Lily: A Tale of Revenge by Rose Tremain - review by Ian Critchley

Ian Critchley

Capital Murder

Lily: A Tale of Revenge

By

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Rose Tremain used to chafe against being called a historical novelist, a description that seemed to stick to her after the publication of her breakthrough novel, the Booker Prize-shortlisted Restoration (1989), despite the fact that she has published several novels set in the present. But in recent years she appears to have embraced the genre. Her last three novels are all set in the past: Merivel (2012), a sequel to Restoration, returns to the 1600s, The Gustav Sonata (2016) plays out during and just after the Second World War and Islands of Mercy (2020) is set in the 1860s. Since the publication of Restoration (and, Tremain has suggested, partly because of it), historical fiction has become an increasingly popular genre. She is one of its very best exponents.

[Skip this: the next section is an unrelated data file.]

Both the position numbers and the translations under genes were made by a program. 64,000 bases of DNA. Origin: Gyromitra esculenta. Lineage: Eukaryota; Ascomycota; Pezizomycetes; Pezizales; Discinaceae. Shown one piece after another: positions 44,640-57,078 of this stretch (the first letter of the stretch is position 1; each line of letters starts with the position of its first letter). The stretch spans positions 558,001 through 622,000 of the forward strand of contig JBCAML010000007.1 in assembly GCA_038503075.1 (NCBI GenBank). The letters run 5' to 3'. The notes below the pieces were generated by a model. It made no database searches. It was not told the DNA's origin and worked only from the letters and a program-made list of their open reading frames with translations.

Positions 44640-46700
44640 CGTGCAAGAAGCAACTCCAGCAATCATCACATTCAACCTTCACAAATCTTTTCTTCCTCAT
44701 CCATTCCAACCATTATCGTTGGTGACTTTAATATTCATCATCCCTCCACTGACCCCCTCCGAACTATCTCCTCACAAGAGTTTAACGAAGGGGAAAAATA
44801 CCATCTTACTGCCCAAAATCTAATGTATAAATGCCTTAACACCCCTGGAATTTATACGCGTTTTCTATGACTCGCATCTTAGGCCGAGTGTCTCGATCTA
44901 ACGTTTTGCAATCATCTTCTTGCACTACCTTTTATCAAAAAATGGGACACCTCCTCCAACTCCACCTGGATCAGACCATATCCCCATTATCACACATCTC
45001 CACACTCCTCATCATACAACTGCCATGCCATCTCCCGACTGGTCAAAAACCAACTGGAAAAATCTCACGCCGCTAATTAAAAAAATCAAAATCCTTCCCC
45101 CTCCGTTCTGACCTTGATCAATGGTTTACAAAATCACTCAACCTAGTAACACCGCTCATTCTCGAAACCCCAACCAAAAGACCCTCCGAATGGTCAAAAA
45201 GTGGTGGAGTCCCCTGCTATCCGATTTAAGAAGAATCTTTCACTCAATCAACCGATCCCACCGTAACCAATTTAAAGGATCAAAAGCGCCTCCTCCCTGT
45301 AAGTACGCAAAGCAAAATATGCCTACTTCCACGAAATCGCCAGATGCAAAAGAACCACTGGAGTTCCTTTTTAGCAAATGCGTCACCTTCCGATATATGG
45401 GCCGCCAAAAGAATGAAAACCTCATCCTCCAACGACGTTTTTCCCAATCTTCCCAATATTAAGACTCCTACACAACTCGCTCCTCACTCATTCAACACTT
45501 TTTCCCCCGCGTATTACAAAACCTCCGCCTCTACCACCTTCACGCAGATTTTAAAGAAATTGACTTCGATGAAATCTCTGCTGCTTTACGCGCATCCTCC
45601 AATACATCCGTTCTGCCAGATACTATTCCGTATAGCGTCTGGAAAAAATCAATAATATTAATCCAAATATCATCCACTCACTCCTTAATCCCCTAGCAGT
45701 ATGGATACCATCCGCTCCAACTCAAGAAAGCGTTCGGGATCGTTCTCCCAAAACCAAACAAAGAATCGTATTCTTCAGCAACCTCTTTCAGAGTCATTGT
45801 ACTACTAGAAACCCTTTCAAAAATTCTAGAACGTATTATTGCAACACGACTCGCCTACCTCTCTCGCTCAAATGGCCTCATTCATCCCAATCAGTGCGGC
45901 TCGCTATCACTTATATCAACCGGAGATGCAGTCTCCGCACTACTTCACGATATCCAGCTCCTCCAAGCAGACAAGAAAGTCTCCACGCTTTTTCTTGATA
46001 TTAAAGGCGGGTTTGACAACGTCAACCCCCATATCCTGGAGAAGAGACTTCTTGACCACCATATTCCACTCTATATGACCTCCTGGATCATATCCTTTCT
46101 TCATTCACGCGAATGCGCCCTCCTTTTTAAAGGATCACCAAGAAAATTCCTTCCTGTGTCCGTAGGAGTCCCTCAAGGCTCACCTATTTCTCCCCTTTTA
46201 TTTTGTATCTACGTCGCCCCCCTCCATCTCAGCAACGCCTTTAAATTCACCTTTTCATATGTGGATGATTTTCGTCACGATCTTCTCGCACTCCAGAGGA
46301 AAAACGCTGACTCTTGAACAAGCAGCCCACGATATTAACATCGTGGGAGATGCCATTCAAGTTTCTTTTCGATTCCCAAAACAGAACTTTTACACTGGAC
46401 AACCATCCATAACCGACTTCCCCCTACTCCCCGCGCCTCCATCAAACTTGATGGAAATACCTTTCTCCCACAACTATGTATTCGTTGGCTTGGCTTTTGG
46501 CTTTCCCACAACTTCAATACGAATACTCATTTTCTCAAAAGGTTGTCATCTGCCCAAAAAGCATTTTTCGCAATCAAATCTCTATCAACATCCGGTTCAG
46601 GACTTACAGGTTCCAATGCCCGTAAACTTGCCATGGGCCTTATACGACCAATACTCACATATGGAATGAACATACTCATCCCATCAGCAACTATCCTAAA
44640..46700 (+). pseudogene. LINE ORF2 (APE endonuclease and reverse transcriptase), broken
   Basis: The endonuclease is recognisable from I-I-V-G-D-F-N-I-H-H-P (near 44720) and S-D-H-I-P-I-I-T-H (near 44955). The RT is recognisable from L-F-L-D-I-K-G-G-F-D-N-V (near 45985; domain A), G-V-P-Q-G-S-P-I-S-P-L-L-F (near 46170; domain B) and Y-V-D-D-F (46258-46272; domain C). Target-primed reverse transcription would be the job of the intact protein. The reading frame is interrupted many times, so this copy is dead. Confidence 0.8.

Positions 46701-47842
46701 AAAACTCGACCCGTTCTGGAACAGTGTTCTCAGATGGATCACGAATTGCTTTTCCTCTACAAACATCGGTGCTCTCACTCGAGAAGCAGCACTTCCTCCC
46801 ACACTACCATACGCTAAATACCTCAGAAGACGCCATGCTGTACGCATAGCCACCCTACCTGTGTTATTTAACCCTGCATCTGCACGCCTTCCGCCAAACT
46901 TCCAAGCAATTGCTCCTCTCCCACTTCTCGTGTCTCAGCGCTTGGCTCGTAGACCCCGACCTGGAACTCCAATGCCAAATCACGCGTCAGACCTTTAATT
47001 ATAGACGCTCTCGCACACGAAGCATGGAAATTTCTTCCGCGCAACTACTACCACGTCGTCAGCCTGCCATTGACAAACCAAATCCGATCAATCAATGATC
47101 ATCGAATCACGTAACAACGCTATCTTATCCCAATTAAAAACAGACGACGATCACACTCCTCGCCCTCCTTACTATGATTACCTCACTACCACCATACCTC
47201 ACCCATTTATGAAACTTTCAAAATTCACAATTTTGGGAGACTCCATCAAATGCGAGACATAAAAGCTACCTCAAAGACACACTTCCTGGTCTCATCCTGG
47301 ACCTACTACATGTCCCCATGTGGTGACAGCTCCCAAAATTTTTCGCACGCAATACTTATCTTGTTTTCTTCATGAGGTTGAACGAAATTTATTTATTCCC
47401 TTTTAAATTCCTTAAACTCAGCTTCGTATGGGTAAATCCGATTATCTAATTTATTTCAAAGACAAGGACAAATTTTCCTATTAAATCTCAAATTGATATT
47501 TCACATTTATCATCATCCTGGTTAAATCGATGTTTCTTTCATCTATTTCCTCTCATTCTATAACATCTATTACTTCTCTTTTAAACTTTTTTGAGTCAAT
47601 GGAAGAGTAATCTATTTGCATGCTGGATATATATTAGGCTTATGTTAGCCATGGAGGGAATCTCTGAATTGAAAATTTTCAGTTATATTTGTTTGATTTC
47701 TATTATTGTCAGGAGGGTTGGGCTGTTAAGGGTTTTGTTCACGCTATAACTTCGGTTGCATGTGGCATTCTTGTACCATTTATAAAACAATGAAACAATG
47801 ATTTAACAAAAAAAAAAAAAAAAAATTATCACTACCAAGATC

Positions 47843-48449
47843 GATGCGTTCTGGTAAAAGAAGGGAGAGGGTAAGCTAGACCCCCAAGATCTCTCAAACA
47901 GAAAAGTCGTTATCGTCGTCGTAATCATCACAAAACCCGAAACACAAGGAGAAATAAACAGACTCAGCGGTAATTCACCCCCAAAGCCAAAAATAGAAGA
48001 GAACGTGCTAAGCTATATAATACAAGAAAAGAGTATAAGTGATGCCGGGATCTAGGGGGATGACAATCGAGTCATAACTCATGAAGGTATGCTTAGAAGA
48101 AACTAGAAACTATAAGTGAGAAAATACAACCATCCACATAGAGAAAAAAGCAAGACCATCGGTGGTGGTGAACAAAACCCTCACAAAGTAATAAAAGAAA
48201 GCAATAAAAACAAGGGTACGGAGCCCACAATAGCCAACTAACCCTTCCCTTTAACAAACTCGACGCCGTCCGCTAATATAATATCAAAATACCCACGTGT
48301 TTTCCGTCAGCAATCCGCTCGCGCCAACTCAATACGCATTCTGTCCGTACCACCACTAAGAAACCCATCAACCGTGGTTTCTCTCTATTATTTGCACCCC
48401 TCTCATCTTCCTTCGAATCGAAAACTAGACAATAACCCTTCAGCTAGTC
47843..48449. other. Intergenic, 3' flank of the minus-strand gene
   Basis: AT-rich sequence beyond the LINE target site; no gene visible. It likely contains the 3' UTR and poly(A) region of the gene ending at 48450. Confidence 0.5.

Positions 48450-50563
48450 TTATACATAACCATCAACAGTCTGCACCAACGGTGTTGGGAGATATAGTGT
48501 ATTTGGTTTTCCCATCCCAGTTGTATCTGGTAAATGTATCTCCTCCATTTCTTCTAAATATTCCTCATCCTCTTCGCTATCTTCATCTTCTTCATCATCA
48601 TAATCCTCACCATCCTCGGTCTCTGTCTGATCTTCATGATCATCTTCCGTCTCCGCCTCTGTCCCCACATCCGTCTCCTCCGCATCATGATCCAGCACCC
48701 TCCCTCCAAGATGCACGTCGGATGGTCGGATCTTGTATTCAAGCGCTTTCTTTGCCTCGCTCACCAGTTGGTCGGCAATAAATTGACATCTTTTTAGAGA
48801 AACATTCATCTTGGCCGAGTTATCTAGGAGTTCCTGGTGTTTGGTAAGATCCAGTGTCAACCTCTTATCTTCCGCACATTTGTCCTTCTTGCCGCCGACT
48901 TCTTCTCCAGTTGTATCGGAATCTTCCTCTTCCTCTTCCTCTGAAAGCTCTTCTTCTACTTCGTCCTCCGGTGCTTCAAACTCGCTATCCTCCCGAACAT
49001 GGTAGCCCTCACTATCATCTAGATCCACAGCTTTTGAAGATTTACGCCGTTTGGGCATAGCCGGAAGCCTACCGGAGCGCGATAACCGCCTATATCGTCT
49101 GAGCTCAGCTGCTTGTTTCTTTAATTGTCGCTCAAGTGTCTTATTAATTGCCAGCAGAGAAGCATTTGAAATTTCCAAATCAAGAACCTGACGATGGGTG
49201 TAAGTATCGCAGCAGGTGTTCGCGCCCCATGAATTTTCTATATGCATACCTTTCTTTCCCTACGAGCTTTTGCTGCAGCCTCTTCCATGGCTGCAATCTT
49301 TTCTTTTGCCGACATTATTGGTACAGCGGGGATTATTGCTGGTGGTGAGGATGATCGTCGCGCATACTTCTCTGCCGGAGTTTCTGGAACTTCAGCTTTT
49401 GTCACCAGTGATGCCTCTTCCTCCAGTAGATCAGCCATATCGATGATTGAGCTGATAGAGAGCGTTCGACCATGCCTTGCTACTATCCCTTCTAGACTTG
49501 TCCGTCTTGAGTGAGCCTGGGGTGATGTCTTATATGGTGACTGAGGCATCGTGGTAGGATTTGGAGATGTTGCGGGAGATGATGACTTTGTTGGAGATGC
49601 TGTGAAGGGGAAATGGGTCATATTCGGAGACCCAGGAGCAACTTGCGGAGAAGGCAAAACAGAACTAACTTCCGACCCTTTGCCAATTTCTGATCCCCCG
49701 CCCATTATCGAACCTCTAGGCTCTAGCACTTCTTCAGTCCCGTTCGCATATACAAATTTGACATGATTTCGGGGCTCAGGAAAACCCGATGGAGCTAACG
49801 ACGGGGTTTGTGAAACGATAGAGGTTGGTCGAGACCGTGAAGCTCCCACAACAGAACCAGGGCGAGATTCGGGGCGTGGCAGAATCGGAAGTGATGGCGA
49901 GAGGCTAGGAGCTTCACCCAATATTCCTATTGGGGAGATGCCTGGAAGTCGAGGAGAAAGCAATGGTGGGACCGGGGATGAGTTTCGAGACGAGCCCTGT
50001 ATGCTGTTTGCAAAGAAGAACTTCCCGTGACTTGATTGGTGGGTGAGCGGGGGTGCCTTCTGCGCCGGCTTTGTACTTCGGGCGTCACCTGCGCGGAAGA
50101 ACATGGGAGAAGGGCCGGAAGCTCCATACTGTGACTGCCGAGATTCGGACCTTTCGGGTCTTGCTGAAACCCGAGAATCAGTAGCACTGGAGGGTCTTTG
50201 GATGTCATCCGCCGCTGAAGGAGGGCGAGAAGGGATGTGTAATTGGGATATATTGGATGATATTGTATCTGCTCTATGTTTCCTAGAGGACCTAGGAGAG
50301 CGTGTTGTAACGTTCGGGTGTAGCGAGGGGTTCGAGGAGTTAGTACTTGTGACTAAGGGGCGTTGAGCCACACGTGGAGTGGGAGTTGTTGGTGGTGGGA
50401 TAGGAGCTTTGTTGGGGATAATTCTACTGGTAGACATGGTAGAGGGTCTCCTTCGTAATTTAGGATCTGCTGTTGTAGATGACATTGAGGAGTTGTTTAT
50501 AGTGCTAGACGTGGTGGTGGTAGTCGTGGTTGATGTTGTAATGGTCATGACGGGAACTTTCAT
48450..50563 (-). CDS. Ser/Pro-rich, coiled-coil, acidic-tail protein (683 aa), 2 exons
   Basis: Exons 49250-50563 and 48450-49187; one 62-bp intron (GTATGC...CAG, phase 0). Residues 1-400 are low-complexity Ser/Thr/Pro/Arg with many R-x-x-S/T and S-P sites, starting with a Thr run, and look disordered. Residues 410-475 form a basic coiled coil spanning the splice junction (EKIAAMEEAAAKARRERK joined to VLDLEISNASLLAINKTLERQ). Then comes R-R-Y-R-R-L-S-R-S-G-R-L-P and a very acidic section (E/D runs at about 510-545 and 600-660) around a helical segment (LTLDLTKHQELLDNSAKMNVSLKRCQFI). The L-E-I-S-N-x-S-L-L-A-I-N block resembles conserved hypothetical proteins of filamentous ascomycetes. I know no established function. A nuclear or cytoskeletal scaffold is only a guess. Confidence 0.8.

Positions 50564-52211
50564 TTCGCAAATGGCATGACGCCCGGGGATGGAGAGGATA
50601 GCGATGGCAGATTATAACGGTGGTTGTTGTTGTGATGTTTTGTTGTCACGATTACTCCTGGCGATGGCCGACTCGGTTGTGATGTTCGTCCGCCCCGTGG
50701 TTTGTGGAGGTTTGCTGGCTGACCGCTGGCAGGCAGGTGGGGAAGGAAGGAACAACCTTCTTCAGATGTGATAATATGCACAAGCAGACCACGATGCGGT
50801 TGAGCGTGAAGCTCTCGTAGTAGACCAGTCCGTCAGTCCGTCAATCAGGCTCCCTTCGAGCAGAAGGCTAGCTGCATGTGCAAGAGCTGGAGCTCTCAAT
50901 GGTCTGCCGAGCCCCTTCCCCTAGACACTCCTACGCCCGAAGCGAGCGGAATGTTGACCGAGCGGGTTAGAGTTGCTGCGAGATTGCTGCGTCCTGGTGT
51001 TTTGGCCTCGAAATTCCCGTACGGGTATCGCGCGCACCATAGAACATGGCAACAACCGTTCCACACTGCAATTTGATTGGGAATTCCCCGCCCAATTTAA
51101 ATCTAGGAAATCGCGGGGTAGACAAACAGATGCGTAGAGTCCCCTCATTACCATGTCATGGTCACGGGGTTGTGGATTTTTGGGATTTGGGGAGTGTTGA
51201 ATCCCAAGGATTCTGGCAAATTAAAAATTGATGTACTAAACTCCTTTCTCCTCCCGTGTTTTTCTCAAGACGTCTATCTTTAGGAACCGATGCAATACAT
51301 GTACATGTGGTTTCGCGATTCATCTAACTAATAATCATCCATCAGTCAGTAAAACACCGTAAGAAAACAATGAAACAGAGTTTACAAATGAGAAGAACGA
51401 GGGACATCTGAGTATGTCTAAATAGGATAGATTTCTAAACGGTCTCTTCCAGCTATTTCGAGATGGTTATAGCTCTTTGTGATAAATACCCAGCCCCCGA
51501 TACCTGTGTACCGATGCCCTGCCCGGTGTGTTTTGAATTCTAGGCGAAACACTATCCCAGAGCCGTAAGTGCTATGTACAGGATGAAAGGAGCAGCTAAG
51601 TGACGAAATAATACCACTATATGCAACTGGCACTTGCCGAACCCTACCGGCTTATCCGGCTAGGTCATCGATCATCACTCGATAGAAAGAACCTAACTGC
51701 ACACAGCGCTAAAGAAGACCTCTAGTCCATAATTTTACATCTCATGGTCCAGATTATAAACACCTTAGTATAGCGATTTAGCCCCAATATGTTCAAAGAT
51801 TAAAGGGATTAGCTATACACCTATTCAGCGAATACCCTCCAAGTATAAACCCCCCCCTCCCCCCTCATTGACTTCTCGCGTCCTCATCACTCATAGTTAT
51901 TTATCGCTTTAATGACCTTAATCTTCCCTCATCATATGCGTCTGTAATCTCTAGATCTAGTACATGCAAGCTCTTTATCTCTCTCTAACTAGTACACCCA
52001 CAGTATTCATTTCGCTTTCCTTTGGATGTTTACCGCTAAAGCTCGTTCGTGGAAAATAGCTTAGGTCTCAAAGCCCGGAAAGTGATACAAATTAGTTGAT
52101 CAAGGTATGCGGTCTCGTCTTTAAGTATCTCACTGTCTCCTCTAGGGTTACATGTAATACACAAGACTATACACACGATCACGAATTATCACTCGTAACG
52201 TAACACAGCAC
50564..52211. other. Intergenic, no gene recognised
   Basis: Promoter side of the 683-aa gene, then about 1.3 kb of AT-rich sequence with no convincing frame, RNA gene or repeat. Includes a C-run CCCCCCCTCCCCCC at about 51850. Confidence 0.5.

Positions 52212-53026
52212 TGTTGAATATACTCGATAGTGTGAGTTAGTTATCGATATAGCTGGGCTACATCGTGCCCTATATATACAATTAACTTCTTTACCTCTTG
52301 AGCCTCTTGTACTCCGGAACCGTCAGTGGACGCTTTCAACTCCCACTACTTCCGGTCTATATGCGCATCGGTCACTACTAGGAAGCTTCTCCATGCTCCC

In Lily, her fifteenth novel, we are again taken back to the 1860s. Sixteen-year-old Lily Mortimer works at Belle Prettywood’s Wig Emporium on London’s Long Acre. She is good at her job and enjoys an excellent working relationship with Belle, but she is hiding a dark secret: she is

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